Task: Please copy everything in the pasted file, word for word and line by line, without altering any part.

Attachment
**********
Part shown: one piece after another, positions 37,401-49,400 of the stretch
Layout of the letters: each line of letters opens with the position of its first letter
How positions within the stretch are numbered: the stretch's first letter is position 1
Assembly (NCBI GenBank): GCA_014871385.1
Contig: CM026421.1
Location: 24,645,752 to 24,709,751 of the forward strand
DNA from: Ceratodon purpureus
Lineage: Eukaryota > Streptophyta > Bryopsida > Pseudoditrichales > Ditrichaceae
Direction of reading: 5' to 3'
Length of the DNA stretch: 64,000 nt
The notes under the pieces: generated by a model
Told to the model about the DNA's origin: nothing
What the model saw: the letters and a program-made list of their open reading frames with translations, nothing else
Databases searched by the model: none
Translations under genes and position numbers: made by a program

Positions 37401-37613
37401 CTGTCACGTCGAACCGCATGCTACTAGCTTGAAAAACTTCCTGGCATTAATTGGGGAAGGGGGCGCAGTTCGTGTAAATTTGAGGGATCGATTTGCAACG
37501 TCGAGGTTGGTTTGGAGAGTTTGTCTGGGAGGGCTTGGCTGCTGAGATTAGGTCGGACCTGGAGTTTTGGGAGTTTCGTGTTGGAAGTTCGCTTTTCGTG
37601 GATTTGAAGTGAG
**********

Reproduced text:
Part shown: one piece after another, positions 37,401-49,400 of the stretch
Layout of the letters: each line of letters opens with the position of its first letter
How positions within the stretch are numbered: the stretch's first letter is position 1
Assembly (NCBI GenBank): GCA_014871385.1
Contig: CM026421.1
Location: 24,645,752 to 24,709,751 of the forward strand
DNA from: Ceratodon purpureus
Lineage: Eukaryota > Streptophyta > Bryopsida > Pseudoditrichales > Ditrichaceae
Direction of reading: 5' to 3'
Length of the DNA stretch: 64,000 nt
The notes under the pieces: generated by a model
Told to the model about the DNA's origin: nothing
What the model saw: the letters and a program-made list of their open reading frames with translations, nothing else
Databases searched by the model: none
Translations under genes and position numbers: made by a program

Positions 37401-37613
37401 CTGTCACGTCGAACCGCATGCTACTAGCTTGAAAAACTTCCTGGCATTAATTGGGGAAGGGGGCGCAGTTCGTGTAAATTTGAGGGATCGATTTGCAACG
37501 TCGAGGTTGGTTTGGAGAGTTTGTCTGGGAGGGCTTGGCTGCTGAGATTAGGTCGGACCTGGAGTTTTGGGAGTTTCGTGTTGGAAGTTCGCTTTTCGTG
37601 GATTTGAAGTGAG